The phylogenetic tree represents the relationships of L. rhamnosus strains L31, L34, and L35 with respect to several members of the genus Lactobacillus. The strains and their corresponding GenBank accession numbers for 16S rRNA genes are: L. rhamnsosus strain GG, NC_013198, L. salivarius strain CECT 5713, NC_017481, L. ruminis strain ATCC 27782, NC_015975, L. reuteri strain JCM 1112, NC_010609, L. fermentum strain CECT 5716, NC_017465, L. johnsonii strain NCC 533, NC_005362, L. delbrueckii subsp. bulgaricus strain ATCC 11842, NC_008054, L. acidophilus strain NCFM, NC_006814. Full-length 16S rRNA gene sequences were aligned using ClustalW, and phylogenetic inferences were obtained using the maximum-likelihood method within the MEGA 5.2 software [11] with 1,000 bootstraps. B. subtilis strain 6051 HGW (NC_020507) was used as an outgroup.

Table 1

Classification and general features of L. rhamnosus strains L31, L34, and L35 according to the MIGS recommendation

MIGS ID

        Property

        Term

       Evidence codea

        Classification

        Domain Bacteria

       TAS [12]

        Phylum Firmicutes

       TAS [13-15]

        Class Bacillus

       TAS [16-18]

        Order Lactobacillales

       TAS [19,20]

        Family Lactobacillaceae

       TAS [16,21]

        Genus Lactobacillus

       TAS [16,22-26]

        Species Lactobacillus rhamnosus

       TAS [27]

        Strains L31, L34, and L35

       IDA

        Gram stain

        Positive

       IDA

        Cell shape

        Rod-shaped

       IDA

        Motility

        Non-motile

       NAS

        Sporulation

        Non-sporulating

       NAS

        Temperature range

        Mesophile

       NAS

        Optimum temperature

        37°C

       IDA

        Carbon source

        Glucose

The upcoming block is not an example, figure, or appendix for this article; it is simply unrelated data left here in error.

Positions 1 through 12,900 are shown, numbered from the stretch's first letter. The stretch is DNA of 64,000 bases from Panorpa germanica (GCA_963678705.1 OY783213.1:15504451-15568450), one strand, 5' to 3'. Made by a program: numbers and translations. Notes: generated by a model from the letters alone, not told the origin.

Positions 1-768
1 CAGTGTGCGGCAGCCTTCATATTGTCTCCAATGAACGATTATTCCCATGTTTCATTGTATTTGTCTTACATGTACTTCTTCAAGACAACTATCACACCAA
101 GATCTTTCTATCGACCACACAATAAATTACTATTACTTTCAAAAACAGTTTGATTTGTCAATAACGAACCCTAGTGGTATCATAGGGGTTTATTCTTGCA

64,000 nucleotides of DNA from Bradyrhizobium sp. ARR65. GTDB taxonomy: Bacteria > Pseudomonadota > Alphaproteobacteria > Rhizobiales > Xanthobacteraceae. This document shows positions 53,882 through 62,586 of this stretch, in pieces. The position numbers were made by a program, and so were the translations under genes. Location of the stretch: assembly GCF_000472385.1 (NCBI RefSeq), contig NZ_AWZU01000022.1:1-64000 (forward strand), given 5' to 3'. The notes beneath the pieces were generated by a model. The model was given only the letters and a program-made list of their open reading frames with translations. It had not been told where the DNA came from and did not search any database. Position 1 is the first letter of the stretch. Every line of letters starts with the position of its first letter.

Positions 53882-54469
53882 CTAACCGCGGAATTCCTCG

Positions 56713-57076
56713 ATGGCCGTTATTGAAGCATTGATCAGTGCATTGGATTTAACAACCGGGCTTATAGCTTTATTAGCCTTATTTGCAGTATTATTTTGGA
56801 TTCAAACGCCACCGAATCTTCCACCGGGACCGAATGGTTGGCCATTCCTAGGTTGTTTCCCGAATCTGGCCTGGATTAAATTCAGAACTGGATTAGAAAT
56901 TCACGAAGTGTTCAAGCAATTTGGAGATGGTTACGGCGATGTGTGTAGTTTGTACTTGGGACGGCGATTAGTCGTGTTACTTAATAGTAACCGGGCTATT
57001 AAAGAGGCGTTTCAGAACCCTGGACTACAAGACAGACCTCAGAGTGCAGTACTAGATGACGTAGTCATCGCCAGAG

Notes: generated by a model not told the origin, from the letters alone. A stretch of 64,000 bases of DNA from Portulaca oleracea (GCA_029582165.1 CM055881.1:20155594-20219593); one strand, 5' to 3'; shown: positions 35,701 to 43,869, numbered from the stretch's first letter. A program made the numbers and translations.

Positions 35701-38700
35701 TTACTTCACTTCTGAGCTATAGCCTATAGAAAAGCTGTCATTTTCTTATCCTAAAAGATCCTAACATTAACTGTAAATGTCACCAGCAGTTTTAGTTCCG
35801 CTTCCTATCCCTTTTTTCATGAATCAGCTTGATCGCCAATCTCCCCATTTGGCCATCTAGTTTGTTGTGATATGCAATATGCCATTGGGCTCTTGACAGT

NAS

        Energy source

        Lactose, glucose and other sugars

       NAS

MIGS-6

        Habitat

        Human GI Tract

       NAS

MIGS-22

        Oxygen

        Facultative anaerobes

       IDA

MIGS-15

        Biotic relationship

        Symbiotic relationship

       NAS

MIGS-14

        Pathogenicity

        Nonpathogenic; potential probiotic

       IDA

        Biosafety level

        1

       NAS

        Isolation

        Infant Feces

       IDA

MIGS-4

        Geographic location

        Bangkok, Thailand

       IDA

MIGS-5

        Sample collection time

        Not reported

MIGS-4.1

        Latitude

        13° 45’N

       IDA

MIGS-4.2

        Longitude

        100° 35’E

       IDA

MIGS-4.4

        Altitude

        Not reported

       NAS

a) Evidence codes – IDA: Inferred from Direct Assay; TAS: Traceable Author Statement (i.e., a direct report exists in the literature); NAS: Non-traceable Author Statement (i.e., not directly observed for the living, isolated sample, but based on a generally accepted property for the species, or anecdotal evidence). These evidence codes are from the Gene Ontology project [28].

The colony and Gram stain morphology of L. rhamnosus strains L31, L34, and L35 are each depicted in Figure 2. Supernatants from L. rhamnosus L34 and L35, both isolated from the same 40 day old female, suppress LPS-induced TNF-α production by THP-1 cells [9] and C. difficile-induced IL-8 production by HT-29 cells [29]. Similarly, strain L31, isolated from a 39 day old female, suppresses LPS-induced TNF-α production by THP-1 cells, however does not suppress C. difficile-induced IL-8 production by HT-29 cells [29]. All three strains are resistant to two drugs commonly used to treat C. difficile infection in humans, vancomycin and metronidazole (MIC90 >256µg/mL for each), but are susceptible to low concentrations (MIC90 = 2µg/mL) of the newest antibiotic targeting C. difficile, fidaxomicin. These strain-specific characteristics suggest L. rhamnosus L34 and L35 are potential probiotic candidates for either preventing or treating C. difficile disease.